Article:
What can today's investors learn from a person who last wrote of investing 40 years ago? While the market has changed dramatically since Benjamin Graham last opined about it in Intelligent Investor, many of the principles that he wrote about can be used to find success investing in the market today. Over a series of articles, I plan on presenting what I see as important points that Graham taught during his life and how they still apply to investing today.
Who was Benjamin Graham?
Graham was born in London, but he moved to the U.S. shortly after birth. He graduated from, and later taught at, Columbia University in New York City. It was there that he influenced many of his students in his methods of value investing. He wrote two books on investing, starting with Security Analysis, which he used as a textbook in his classes at Columbia. He is most widely known, however, for The Intelligent Investor, a book that Warren Buffett has called "the best book on investing ever written."
Investment vs. speculation
One of the earliest points Graham makes in Intelligent Investor is shared by Fool co-founders David and Tom Gardner. A stock is not simply the price it trades for on the exchange; it is an actual ownership share in a company. Even though your share in the company may be small, it should still be treated as a piece of the business.
Graham pupil Warren Buffett presents probably the most famous example of investment in companies. He first invested in Berkshire Hathaway (NYSE: BRK-B ) in the late 1960s when it was a dying, but cash-producing, textile mill in Massachusetts. He used the cash flow from the company to purchase stakes in other companies. As he continued to acquire larger pieces of more companies -- and sometimes whole companies -- Berkshire Hathaway morphed from a textile mill into a massive conglomerate with subsidiaries across multiple industries. Beyond the wholly owned companies, Buffett and others at Berkshire maintain a large portfolio of individual stocks, with substantial ownership in blue chip companies such as Coca-Cola and IBM.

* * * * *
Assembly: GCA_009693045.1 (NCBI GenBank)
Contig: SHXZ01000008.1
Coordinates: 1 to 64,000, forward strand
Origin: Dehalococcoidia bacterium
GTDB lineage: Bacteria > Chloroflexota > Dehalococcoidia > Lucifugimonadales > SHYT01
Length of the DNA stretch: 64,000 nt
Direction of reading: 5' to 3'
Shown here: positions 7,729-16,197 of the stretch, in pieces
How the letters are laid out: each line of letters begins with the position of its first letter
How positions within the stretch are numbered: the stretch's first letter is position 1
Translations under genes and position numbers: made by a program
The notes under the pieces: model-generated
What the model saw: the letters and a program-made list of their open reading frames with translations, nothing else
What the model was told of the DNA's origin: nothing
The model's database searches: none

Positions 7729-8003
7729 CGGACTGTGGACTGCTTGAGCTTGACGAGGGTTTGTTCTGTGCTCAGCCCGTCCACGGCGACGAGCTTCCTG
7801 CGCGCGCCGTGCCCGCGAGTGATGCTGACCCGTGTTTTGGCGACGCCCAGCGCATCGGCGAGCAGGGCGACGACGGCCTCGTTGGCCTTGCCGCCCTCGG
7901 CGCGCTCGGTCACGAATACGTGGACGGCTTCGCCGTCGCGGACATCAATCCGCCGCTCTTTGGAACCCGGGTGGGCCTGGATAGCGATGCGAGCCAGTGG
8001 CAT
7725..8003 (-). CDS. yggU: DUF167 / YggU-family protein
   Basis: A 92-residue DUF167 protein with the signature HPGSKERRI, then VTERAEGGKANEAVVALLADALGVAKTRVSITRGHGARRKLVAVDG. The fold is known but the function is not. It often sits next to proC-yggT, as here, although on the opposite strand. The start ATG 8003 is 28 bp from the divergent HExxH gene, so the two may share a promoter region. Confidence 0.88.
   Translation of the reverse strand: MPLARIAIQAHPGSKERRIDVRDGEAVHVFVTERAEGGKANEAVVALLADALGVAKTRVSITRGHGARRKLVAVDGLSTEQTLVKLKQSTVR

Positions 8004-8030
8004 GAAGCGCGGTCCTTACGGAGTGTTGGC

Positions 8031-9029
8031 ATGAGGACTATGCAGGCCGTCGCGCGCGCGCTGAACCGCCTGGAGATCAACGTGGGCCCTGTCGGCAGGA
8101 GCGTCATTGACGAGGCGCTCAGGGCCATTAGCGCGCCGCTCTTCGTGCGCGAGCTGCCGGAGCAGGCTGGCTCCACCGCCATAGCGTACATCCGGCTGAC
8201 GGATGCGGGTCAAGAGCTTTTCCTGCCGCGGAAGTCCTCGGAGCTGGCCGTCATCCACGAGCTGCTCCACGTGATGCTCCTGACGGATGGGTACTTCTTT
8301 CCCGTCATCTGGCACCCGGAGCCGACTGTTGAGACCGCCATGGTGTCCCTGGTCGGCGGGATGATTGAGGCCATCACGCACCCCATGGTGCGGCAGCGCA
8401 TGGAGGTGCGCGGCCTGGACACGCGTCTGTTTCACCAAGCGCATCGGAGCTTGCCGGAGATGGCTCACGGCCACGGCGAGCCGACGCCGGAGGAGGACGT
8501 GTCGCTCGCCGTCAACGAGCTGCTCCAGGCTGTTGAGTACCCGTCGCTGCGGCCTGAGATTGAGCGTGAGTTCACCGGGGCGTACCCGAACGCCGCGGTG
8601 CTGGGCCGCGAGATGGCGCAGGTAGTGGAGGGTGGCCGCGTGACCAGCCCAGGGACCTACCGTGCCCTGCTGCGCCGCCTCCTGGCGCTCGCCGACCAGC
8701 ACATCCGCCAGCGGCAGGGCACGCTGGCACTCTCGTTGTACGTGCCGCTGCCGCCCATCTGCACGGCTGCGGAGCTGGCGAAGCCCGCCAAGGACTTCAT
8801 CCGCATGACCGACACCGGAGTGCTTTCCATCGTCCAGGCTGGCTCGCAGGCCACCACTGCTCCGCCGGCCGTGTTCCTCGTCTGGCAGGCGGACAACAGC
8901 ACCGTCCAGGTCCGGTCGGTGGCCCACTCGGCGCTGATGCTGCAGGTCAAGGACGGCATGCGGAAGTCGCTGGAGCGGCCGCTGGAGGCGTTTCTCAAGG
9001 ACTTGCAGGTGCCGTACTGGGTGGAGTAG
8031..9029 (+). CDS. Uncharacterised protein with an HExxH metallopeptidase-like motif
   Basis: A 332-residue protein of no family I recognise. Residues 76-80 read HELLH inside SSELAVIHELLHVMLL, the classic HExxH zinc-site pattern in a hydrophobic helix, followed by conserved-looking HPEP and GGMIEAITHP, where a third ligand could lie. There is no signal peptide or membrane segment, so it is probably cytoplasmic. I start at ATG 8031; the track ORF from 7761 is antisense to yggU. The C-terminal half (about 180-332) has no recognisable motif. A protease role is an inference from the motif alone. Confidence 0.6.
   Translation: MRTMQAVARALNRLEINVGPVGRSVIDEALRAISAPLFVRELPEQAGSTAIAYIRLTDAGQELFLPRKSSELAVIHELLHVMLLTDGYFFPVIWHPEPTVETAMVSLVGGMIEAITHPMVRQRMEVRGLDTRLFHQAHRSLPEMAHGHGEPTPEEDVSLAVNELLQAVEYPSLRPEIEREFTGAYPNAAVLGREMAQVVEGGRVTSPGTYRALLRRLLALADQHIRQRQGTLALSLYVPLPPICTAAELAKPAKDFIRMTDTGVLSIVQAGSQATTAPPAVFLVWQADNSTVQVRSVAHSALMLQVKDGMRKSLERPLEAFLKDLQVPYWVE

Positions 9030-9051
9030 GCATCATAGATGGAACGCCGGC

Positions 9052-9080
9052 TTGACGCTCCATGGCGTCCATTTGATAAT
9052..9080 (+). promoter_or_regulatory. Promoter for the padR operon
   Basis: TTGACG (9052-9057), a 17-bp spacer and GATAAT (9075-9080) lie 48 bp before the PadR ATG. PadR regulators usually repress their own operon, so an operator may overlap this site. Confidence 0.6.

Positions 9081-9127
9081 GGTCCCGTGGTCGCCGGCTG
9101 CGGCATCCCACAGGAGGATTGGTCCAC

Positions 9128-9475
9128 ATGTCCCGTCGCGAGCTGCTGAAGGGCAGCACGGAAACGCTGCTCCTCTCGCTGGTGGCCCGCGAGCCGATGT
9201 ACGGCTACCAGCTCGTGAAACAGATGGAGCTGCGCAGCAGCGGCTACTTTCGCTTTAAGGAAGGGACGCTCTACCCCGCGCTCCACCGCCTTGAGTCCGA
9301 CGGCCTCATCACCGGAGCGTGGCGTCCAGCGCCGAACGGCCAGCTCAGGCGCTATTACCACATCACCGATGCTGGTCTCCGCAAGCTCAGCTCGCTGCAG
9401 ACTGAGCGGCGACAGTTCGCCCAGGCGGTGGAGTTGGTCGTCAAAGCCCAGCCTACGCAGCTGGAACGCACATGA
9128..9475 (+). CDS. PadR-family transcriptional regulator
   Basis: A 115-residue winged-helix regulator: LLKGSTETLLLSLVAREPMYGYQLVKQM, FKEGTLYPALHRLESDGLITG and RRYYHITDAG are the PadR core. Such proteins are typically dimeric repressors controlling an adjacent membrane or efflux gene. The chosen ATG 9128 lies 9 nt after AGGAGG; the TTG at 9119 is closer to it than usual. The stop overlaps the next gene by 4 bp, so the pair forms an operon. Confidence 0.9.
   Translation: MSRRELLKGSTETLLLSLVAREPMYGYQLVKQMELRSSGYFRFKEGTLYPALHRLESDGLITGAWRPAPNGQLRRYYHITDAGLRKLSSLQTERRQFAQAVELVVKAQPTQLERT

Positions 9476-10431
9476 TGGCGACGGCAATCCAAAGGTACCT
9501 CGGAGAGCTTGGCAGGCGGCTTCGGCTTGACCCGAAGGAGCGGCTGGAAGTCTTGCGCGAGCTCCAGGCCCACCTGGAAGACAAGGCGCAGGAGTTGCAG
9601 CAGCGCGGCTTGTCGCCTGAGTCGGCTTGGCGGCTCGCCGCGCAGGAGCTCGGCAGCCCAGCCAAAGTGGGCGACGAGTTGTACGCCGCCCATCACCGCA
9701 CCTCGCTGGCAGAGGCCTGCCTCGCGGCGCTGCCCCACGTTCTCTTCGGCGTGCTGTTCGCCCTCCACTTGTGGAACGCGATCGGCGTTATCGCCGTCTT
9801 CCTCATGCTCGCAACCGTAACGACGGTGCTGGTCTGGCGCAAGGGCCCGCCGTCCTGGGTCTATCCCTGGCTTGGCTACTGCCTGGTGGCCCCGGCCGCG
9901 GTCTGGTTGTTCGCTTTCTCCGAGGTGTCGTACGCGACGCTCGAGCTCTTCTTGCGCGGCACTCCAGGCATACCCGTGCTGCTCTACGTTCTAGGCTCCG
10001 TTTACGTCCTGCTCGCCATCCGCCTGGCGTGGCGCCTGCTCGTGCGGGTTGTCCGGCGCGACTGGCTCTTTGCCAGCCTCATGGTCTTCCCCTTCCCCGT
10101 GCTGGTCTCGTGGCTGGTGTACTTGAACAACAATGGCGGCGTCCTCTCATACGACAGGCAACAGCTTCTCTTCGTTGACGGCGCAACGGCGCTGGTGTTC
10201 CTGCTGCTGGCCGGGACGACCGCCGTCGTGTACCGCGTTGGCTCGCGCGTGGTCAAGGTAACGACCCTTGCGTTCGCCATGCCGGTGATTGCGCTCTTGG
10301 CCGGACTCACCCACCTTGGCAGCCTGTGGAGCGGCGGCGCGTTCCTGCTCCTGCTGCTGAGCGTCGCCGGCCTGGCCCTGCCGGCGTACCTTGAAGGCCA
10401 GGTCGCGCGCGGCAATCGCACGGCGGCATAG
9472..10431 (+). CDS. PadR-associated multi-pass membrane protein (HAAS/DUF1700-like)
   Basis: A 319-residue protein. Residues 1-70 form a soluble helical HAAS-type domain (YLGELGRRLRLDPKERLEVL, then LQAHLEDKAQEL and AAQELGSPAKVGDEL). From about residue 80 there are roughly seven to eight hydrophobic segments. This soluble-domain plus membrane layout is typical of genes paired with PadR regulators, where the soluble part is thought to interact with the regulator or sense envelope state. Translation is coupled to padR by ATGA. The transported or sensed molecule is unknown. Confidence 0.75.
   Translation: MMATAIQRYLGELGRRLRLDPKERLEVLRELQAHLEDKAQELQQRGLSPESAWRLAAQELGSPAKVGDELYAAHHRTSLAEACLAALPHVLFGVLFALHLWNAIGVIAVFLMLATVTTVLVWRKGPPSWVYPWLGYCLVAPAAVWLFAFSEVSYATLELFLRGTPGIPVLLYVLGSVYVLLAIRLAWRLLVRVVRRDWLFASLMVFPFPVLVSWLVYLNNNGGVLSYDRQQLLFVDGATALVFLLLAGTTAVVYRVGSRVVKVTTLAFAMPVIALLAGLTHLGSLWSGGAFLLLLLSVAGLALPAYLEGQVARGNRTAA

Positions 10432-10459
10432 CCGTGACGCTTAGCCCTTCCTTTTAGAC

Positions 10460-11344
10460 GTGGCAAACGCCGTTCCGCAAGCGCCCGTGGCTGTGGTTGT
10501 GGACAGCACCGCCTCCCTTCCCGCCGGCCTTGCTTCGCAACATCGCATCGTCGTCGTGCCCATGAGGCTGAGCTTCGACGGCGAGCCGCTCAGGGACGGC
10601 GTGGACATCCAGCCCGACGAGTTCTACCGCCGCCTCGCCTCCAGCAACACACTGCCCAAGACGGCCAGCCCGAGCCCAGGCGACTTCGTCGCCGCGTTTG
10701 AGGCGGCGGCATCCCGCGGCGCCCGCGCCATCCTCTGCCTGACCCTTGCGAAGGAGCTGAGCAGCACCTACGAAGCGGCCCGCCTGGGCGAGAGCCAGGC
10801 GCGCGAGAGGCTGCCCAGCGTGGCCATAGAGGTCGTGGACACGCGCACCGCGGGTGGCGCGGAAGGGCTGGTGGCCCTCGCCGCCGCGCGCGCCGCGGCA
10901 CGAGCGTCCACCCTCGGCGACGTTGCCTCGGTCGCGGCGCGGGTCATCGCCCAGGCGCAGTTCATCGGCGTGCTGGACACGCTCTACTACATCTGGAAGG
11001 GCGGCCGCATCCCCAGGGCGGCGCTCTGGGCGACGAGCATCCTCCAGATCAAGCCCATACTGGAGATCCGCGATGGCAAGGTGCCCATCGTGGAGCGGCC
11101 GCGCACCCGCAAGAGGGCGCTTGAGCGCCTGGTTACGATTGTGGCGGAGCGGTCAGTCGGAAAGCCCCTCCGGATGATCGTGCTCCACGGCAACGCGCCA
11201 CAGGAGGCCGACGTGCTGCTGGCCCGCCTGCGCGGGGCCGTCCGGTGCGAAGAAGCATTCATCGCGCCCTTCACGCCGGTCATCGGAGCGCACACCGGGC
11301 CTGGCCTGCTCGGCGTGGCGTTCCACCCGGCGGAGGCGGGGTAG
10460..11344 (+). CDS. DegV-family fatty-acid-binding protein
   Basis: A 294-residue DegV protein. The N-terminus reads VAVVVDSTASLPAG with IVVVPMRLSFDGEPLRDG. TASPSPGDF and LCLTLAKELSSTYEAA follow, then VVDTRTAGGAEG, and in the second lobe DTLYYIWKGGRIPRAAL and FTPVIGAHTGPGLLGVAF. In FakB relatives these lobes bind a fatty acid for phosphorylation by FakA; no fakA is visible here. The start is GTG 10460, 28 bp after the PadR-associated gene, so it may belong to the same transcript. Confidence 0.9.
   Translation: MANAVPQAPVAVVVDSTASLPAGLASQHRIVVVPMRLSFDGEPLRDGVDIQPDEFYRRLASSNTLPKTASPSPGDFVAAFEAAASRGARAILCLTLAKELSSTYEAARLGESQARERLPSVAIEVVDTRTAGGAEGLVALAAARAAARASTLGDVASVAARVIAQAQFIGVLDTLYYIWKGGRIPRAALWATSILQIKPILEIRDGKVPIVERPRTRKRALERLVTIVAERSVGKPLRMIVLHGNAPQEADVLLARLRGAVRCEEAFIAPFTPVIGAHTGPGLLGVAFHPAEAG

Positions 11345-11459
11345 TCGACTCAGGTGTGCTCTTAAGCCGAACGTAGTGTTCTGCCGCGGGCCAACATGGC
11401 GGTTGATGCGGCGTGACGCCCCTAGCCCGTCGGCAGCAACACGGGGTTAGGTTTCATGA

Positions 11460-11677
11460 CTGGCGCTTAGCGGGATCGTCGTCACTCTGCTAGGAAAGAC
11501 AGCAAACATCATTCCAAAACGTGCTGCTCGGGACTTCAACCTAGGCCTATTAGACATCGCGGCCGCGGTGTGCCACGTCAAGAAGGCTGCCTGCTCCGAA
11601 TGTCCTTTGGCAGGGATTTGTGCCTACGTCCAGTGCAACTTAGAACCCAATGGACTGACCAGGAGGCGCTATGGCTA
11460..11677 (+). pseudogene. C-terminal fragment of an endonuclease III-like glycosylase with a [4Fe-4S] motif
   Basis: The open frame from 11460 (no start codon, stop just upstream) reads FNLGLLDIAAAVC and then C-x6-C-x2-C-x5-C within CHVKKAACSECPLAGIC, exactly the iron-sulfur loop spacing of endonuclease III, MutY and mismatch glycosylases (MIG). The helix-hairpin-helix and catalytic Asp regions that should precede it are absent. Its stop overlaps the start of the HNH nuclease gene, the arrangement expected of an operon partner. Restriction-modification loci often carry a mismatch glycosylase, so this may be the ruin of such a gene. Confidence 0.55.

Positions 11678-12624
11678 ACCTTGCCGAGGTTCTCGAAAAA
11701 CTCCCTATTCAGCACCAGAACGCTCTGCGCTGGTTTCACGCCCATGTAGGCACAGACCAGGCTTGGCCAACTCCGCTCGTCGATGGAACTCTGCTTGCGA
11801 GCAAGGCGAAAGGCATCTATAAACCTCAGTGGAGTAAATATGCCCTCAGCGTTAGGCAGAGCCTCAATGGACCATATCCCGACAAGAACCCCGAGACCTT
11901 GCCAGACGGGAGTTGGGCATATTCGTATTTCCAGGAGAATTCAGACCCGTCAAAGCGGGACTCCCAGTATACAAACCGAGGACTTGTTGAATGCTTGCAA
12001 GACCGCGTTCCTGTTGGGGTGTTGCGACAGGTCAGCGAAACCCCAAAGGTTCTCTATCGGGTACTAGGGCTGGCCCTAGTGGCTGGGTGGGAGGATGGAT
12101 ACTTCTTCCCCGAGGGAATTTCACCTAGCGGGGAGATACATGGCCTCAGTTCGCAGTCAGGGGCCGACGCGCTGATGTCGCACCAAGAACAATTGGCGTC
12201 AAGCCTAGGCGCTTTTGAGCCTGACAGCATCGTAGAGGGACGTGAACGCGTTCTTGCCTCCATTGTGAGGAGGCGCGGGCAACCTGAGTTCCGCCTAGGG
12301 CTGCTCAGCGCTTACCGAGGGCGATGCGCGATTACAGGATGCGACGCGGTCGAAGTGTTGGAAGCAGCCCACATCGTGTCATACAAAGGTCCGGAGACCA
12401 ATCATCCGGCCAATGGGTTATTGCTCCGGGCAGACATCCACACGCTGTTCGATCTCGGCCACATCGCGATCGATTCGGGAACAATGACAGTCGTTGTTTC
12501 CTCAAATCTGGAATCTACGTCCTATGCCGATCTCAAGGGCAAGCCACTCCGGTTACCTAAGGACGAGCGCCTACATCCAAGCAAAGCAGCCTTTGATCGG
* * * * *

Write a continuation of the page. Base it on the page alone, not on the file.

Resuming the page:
As important as it is to view each investment as an ownership stake in a business, sometimes there is room for speculation as well. For example, during the technology bubble of the late 1990s, a lot more Internet stocks failed than succeeded. However, without speculation, untested new companies would never be able to raise the capital to grow. Despite dozens of companies like Pets.com that flamed out during the tech bubble, Amazon.com (Nasdaq: AMZN ) used the same speculative capital to grow to the retail behemoth it is today. With its current P/E of around 130, however, there are some investors who might still view Amazon as a speculative investment.
Inflation and investors
Graham makes the point that it is hard to predict what effect future inflation will have on stocks, and I couldn't agree more. As mentioned by fellow Fool Morgan Housel, inflation has pushed prices up 633% since the late 1960s, while the S&P 500 increased 4,500% during the same period.
To hedge against inflation, there are numerous investments you can buy. Graham himself mentions "things," such as "diamonds, paintings by masters, first editions of books, rare stamps and coins, etc.," though he admits that items of that nature are out of his area of expertise. He also mentions real estate as a possible hedge against inflation, but the current state of real estate in this country, as well as the difficulty for those of moderate means to purchase real estate for investment purposes, makes it an option out of the reach of many.
Perhaps the best way for modern investors to combat inflation is a portfolio of solid dividend-paying companies. Philip Morris International (NYSE: PM ) , which sells cigarettes and other tobacco products outside of the U.S., recently saw increases in both revenue and EPS, which were up 9% and 19%, respectively. This, combined with its near 4% yield, makes it a prime pick against inflation. Another option is consumer goods behemoth Procter & Gamble (NYSE: PG ) , which, despite selling one of its 24 billion-dollar brands, is a solid choice as a first addition to a portfolio. Its dividend is slightly lower, but it has paid dividends since 1891, with increases every year since 1957.
Is Graham still relevant?
This is but a small piece on what we can learn from the philosophy of Benjamin Graham. In future articles, I will go into some methods Graham used to select investments, as well as his views on corporate management and shareholder responsibility. Though he last updated his book in 1973, many of the principles he espoused can help today's investors improve their investment performance.
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